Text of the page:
There were cries of joy for many across England when people heard they would be allowed back into pubs and bars this weekend. However, the relief felt by much of the hospitality industry is tinged with uncertainty for many operators.
A changed hospitality landscape
The changing of the 2m distancing rule to 1m has had a significant effect on the short-term hospitality landscape. According to a BII members survey in June, 25% of pub operators said they could not re-open if social distancing guidelines stayed at 2m. The reduction to 1m reduces that figure down to 10%. But that is still over 6,000 pubs alone that cannot feasibly open their doors this weekend.
For the majority of those who can open, there are still real concerns about the viability of opening and making a loss. 82% of hospitality operators expect it to take over six months for footfall to get back to pre-lockdown levels, according to KAM Media.
“This is the beginning of a long, hard fight for many in hospitality,” said Katy Moses, MD at KAM. “For the vast majority, the next 1-3 months (at the very least) will be purely about survival. It is likely to be a lot longer before most operators can move from survive to thrive mode. Government support will certainly continue to be needed.”
The fight for survival
We have already seen endless examples of the industry’s innovative and entrepreneurial spirit during lockdown as many pivoted their businesses to serve local communities and keep staff employed.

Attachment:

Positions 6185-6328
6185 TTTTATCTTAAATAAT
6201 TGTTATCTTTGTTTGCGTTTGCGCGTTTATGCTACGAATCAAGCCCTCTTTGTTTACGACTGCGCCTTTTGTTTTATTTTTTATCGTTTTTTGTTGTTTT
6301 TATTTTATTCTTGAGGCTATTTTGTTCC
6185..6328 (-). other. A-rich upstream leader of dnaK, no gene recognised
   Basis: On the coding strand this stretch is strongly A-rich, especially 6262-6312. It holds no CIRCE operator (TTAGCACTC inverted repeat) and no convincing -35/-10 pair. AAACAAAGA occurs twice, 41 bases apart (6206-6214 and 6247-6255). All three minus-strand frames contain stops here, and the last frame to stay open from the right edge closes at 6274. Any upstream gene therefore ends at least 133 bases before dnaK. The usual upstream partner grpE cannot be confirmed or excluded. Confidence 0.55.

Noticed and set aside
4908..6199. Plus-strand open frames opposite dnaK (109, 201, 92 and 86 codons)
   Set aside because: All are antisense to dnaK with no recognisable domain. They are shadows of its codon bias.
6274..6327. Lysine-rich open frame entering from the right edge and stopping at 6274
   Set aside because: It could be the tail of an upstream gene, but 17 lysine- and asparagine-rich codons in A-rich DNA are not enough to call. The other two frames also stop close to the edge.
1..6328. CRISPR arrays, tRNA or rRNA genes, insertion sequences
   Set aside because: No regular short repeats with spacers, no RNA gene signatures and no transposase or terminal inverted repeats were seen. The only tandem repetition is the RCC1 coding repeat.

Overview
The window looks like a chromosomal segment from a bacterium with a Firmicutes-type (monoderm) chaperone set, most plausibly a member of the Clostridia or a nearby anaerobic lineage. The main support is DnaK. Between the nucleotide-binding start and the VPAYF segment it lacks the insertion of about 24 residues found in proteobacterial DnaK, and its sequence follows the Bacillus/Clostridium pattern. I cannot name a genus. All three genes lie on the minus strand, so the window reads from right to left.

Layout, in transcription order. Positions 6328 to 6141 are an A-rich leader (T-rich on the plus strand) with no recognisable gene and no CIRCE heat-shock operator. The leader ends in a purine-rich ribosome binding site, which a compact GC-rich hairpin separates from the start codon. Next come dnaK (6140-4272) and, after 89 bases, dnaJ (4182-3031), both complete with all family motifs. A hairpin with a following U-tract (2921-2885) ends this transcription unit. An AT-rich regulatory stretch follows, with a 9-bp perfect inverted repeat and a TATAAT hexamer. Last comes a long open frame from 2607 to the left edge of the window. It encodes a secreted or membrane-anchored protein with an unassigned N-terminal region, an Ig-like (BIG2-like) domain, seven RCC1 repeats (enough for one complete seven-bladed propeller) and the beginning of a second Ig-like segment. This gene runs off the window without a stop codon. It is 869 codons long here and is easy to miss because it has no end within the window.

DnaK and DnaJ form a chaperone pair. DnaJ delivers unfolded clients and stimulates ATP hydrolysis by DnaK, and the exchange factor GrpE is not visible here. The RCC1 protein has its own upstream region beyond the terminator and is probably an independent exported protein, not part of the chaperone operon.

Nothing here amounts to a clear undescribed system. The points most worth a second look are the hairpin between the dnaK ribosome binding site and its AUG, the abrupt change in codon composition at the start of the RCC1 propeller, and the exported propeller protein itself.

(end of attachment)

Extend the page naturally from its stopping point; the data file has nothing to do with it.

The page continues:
Within three weeks of lockdown 1-in-4 pubs had set up delivery or takeaway service, with a further 20% planning to do so. 80% of them intend to continue this service even when they have re-opened – this includes off licence sales as well as hot food. The potential growth in home delivery could have huge implications for the whole industry, including suppliers.
Rod Eslamieh; Disaronno Brand Ambassador and owner of Chapter 72, offers some advice to businesses struggling to keep afloat: “Restrict your menu to your best sellers, be active on social media and show you are contributing back to the community i.e. free hot drinks to front line staff. Make sure your team shows consistency in exceptional customer service, because that will help you stand out from your competition.”
There is no denying that the hospitality landscape will have changed. But the industry stands the best chance of survival by remembering what it does best: obsessively focusing on the customer.
A changed hospitality customer
For many, their financial situation has changed or is less secure. According to the Citizens Advice Bureau, the average level of disposable income in the UK has dropped by around 17% due to the Covid-19 crisis. KAM research shows that 44% of people who plan to visit pubs less frequently say the reason is to ‘save money’.
Operators and suppliers to the industry will need to focus on providing fantastic value (not just low prices) to get people coming through the doors again. They will need to focus on re-assurance, building trust and ‘temptation' to get people out of home. And not rely solely on price discounts, it will always be cheaper to drink at home. Offering an outstanding experience, with fantastic food and drink is what hospitality does best.